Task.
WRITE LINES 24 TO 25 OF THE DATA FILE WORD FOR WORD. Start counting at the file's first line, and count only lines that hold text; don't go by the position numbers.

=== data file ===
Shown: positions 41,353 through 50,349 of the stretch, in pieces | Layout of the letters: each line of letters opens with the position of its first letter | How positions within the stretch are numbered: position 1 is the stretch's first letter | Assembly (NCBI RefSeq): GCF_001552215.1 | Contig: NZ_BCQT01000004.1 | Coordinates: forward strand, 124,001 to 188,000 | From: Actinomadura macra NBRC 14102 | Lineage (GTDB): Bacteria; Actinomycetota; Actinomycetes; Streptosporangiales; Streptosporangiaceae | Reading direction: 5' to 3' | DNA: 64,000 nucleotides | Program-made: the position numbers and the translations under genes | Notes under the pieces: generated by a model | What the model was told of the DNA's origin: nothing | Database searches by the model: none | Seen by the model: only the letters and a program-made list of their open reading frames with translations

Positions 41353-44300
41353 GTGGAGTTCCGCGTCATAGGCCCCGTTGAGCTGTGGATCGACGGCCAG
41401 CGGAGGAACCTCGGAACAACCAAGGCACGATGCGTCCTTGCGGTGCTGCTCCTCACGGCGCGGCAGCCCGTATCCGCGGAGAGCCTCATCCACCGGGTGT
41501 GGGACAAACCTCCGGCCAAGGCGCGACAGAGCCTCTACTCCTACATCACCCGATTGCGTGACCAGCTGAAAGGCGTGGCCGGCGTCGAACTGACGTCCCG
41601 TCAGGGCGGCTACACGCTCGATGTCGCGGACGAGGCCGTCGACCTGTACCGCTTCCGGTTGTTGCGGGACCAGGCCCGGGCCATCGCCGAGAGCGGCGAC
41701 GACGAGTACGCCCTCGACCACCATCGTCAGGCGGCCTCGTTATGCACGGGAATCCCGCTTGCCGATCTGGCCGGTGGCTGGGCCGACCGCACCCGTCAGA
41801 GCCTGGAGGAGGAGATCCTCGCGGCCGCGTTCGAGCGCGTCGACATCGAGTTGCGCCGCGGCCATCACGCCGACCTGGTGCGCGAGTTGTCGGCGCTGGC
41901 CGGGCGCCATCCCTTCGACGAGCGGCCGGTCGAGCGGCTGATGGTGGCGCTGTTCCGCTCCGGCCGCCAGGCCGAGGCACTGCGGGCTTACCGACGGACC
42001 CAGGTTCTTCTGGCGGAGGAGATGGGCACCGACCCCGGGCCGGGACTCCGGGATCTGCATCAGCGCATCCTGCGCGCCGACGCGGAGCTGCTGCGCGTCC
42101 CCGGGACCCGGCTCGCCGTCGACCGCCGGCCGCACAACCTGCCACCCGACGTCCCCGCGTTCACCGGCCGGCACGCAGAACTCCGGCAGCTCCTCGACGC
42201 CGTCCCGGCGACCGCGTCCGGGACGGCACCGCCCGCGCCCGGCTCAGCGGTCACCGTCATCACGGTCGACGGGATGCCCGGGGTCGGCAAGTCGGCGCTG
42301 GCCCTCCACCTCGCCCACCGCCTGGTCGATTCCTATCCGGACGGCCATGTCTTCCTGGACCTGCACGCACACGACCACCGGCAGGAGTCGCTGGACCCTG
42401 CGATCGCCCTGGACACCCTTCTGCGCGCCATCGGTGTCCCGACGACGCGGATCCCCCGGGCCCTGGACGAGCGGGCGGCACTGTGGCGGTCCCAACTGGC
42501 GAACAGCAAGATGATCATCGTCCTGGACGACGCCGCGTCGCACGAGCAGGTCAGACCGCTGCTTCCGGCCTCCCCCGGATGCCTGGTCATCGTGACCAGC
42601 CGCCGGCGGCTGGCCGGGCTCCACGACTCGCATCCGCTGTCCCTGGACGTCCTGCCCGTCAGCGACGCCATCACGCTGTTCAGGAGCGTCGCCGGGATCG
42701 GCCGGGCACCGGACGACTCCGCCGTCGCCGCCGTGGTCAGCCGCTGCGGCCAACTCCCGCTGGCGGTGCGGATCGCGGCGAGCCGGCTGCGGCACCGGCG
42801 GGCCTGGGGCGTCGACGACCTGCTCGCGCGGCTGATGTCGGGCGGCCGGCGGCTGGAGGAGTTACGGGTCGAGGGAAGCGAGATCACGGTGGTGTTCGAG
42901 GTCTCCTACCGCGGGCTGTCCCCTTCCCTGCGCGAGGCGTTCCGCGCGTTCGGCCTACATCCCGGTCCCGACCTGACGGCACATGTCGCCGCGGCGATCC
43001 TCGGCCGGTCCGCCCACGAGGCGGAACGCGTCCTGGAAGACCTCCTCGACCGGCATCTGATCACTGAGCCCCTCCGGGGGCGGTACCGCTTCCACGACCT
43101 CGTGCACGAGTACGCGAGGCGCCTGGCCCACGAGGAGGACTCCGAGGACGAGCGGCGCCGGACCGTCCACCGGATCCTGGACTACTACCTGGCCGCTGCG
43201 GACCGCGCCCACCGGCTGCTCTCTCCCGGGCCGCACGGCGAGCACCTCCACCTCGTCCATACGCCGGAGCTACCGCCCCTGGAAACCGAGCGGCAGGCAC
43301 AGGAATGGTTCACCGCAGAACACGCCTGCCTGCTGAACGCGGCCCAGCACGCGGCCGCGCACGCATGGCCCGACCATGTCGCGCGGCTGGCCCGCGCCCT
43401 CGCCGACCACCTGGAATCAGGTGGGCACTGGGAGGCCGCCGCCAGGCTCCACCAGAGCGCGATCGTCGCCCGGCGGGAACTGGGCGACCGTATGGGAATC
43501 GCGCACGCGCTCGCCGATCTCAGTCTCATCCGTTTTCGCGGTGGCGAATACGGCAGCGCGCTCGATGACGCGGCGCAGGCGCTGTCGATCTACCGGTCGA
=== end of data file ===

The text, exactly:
43401 CGCCGACCACCTGGAATCAGGTGGGCACTGGGAGGCCGCCGCCAGGCTCCACCAGAGCGCGATCGTCGCCCGGCGGGAACTGGGCGACCGTATGGGAATC
43501 GCGCACGCGCTCGCCGATCTCAGTCTCATCCGTTTTCGCGGTGGCGAATACGGCAGCGCGCTCGATGACGCGGCGCAGGCGCTGTCGATCTACCGGTCGA